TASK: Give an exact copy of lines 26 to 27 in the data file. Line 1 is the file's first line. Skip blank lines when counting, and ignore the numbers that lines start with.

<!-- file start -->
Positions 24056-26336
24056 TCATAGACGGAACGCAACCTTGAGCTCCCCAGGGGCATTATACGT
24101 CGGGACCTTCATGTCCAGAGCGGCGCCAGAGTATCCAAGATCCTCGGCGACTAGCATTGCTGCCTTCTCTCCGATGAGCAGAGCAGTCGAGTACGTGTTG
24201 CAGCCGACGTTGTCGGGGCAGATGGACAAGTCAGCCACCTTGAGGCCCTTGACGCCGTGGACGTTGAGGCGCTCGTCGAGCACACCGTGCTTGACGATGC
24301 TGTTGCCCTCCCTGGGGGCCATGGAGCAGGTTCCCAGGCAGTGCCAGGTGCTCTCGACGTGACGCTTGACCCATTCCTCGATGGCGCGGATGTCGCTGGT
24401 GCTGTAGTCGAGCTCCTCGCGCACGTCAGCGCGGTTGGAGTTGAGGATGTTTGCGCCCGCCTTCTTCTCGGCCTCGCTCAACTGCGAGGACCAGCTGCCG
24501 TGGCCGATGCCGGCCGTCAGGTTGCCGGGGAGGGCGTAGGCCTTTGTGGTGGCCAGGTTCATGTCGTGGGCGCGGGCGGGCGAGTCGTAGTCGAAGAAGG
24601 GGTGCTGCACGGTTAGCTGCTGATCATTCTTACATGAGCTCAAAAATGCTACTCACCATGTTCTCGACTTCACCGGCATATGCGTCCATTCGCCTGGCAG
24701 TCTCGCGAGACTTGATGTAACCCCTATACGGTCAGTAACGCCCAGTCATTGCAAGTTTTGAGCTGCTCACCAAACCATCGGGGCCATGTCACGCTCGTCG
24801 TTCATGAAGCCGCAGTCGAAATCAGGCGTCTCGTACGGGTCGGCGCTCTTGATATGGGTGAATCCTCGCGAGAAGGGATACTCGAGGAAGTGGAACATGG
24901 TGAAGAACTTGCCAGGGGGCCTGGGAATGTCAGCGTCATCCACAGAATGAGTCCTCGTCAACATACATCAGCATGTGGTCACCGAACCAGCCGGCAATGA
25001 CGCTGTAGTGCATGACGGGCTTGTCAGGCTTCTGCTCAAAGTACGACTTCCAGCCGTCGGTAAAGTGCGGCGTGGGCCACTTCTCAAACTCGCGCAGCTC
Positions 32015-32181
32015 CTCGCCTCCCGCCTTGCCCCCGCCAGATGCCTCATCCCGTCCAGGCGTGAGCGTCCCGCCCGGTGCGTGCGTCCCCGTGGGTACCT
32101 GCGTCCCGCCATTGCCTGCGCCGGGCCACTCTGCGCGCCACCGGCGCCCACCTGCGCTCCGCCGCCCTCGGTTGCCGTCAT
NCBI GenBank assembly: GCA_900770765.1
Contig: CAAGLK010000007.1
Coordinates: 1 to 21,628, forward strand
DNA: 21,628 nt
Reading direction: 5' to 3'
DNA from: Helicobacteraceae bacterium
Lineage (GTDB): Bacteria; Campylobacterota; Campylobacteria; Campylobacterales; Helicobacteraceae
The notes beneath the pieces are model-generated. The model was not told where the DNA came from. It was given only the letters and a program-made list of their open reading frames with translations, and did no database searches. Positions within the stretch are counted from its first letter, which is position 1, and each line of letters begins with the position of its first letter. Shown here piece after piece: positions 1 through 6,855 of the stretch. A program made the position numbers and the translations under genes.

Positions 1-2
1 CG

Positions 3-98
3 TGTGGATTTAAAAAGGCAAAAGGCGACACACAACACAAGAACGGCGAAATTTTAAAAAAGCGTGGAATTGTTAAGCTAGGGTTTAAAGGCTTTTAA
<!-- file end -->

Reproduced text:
Positions 3-98
3 TGTGGATTTAAAAAGGCAAAAGGCGACACACAACACAAGAACGGCGAAATTTTAAAAAAGCGTGGAATTGTTAAGCTAGGGTTTAAAGGCTTTTAA